..
You need some form of buffering ....

Analog_sa,

I am facing the same thing as you mentioned via the passive amp. I am thinking of having a "simple" buffer opamp (unity gain, directly connect the output to i- without res) between my nOS DAC and the pot, then put a long length to the chip amp on seperate box.

As having four of LF356 on hand, will they good enough for that purpose??



:scratch:
 
AndrewT said:
I like the ClassA switch.
Can you change the ClassA setting on the fly or do you need to power down? DC pulses etc?

No, this is not meant to be switched on-the-fly.
Actually it is meant to be a pair of jumpers on the board, so that you can use whatever op-amp you like, biased or not.
I like to count with everything, and this makes the board quite flexible, or should I say "universal".

AndrewT said:
A word of warning; the ClassA setting will drop out on excessive current. Take care with high capacitance/long cables and low impedance inputs.

No problems, even with 5m cables and 10k input impedance on the amp.

This is not the pre I use on my main system, but I have several boxes laying around here...:D
 
Very interesting stuff. I fancy building a buffered based on opamps i think simply beacuse i have a few about and they seem easier to implement. Also i have read that the op-amps reject power supply noise better and since i will have to built that as well maybe it woldnt be an optimal design.

However Nukk's strip board design looks the easiest since he has given a picture which i can understand rather than a cicuit diagram which i dont. Also meant to sound good.

I am going to have to sleep on this.

Oh the other thing is what sort of size tranny would a buffer need? Tiny i guess 20-30VA?

fil
 
Hi,
a stereo buffer could draw upto 100mA if driven really hard.
This still equates to only 3w6.
However these tiny transformers have enormous regulation some approaching 20%.
You must avoid excess voltage on the supply pins when drawing quiescent current.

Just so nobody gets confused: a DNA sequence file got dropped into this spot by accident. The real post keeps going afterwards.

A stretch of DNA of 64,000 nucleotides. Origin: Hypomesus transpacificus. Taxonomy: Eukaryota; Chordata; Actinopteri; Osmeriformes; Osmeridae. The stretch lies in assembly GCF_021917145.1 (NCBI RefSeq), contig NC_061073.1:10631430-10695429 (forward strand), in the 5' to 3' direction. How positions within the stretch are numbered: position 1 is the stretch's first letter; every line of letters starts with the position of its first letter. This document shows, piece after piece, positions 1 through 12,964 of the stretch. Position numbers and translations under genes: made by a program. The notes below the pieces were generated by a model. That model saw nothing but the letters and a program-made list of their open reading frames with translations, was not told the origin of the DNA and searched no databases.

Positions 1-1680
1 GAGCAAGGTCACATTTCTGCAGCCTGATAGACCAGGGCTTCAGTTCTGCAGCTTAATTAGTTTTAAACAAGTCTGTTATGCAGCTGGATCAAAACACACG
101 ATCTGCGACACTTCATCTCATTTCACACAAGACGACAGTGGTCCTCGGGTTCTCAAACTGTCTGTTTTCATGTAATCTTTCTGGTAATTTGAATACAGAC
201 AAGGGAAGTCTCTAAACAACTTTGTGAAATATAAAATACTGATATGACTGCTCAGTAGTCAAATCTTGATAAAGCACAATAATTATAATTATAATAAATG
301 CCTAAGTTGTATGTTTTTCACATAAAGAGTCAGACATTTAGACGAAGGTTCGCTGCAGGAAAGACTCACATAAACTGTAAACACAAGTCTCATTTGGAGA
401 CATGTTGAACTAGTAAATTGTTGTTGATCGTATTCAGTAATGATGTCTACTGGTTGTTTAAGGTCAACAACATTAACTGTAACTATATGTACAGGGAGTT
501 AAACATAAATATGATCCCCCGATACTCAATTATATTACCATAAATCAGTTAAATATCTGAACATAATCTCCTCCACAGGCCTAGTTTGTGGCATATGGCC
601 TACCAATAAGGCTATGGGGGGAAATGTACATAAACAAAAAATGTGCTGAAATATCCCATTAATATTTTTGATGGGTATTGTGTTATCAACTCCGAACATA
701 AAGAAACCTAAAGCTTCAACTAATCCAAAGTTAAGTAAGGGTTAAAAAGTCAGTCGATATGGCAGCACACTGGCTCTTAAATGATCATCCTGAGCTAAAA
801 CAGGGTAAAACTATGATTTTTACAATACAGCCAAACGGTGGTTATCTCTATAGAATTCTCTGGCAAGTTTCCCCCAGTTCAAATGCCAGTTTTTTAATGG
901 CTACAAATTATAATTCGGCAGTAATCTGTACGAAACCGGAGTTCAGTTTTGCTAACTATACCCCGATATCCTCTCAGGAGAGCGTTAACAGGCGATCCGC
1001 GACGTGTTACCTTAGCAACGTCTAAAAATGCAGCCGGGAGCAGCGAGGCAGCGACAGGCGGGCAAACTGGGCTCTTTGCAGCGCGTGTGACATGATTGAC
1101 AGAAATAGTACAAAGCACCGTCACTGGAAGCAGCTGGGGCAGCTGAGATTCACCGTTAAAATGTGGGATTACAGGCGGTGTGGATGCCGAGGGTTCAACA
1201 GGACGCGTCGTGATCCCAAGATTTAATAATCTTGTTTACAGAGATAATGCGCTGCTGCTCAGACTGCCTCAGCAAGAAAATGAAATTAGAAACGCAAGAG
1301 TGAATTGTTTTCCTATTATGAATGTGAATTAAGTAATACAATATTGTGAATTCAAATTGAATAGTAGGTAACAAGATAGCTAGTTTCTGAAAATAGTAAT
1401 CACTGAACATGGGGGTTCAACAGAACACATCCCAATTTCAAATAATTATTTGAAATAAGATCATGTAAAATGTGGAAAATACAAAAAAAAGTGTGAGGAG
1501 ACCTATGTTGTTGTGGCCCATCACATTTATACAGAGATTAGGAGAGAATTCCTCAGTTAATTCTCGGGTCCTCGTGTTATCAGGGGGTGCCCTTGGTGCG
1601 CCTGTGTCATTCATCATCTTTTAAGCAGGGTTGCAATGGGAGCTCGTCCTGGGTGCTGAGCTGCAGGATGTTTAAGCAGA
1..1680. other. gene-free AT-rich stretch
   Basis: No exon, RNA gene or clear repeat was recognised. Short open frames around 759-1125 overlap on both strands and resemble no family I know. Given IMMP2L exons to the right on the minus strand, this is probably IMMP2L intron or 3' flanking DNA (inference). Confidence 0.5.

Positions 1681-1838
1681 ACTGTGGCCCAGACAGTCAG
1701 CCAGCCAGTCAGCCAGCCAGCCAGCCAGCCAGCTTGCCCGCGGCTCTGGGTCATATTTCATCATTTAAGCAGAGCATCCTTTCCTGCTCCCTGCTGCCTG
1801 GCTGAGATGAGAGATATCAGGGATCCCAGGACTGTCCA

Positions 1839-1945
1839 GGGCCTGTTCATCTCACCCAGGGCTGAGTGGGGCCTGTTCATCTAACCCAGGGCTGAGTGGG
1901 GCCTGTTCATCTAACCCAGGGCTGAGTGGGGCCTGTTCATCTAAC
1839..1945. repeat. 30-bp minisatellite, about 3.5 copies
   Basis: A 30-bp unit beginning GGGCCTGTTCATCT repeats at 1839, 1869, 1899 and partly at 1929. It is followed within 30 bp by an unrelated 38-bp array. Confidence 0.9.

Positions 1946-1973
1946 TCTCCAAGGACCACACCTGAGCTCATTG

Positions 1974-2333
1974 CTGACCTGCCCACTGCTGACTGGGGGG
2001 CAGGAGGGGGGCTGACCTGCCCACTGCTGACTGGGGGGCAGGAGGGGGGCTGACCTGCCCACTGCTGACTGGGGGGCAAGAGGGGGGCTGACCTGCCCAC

Your 20VA sounds about right, but go for 18v + 18v and use good regulators to control the voltages back down to +-17v or 18v if your opamp can go this high.
 
Oh the other thing is what sort of size tranny would a buffer need? Tiny i guess 20-30VA?

Yes, that would be plenty! I use 80VA because I can then take off suppies for other items like my phono stage, sub crossovers etc.

The three transistor buffer is surely easier to build than an opamp circuit but as the power supply is 80-90% of the cost, you could build an opamp buffer and the discrete transistor version and compare them both! ;)

You can find my buffer/pre-amp PSU on DD as well. Several people here have built one and found it to be very good. :att'n:
 
Nuuk,

Ok this sounds pretty good. I fancy building a decent phono stage at a later date since i am only using a NAD PP2 at the moment. If i build the PSU with a 80VA tranny to share with the phono stage how would i do it. Build your standard PSU in one box and then build seperate second stages of regulation in each of the served devices (i.e. the buffer and phono stage)?

Also if i build the transistor buffer i guess i would not need any input or output caps since all my sources and my GC power amps have then as well. I think might be the route i will go since i have some BC 547 felt over from repairing my Arcam Alpha CD player.

This does all seem very scarey, will be the first ciruit i have ever built myself and i feel like i know too little. A long way from buildin a chip amp kits which was very easy, only difficultty being the stupidly small chassis i keep building all my stuff in. I guess i will learn at some point.

Anyway thanks again

Fil
 
Build your standard PSU in one box and then build seperate second stages of regulation in each of the served devices (i.e. the buffer and phono stage)?

That's the idea! May be build the PSU in a box and have three (or more) outlet sockets so you can just plug in extra circuits later.

The PSU was one of the first things that I built so don't worry too much. Take your time and fully understand what goes where. Avoid any short circuits and you shouldn't smoke anything. Test each stage as you do it, ie output from transformer, output from rectifier, output from regulator stage 1 and 2 etc.

The transistor buffer must have the output cap - there is over 600mV going into it! Some people have found they need a cap on the input but try it without first. ;)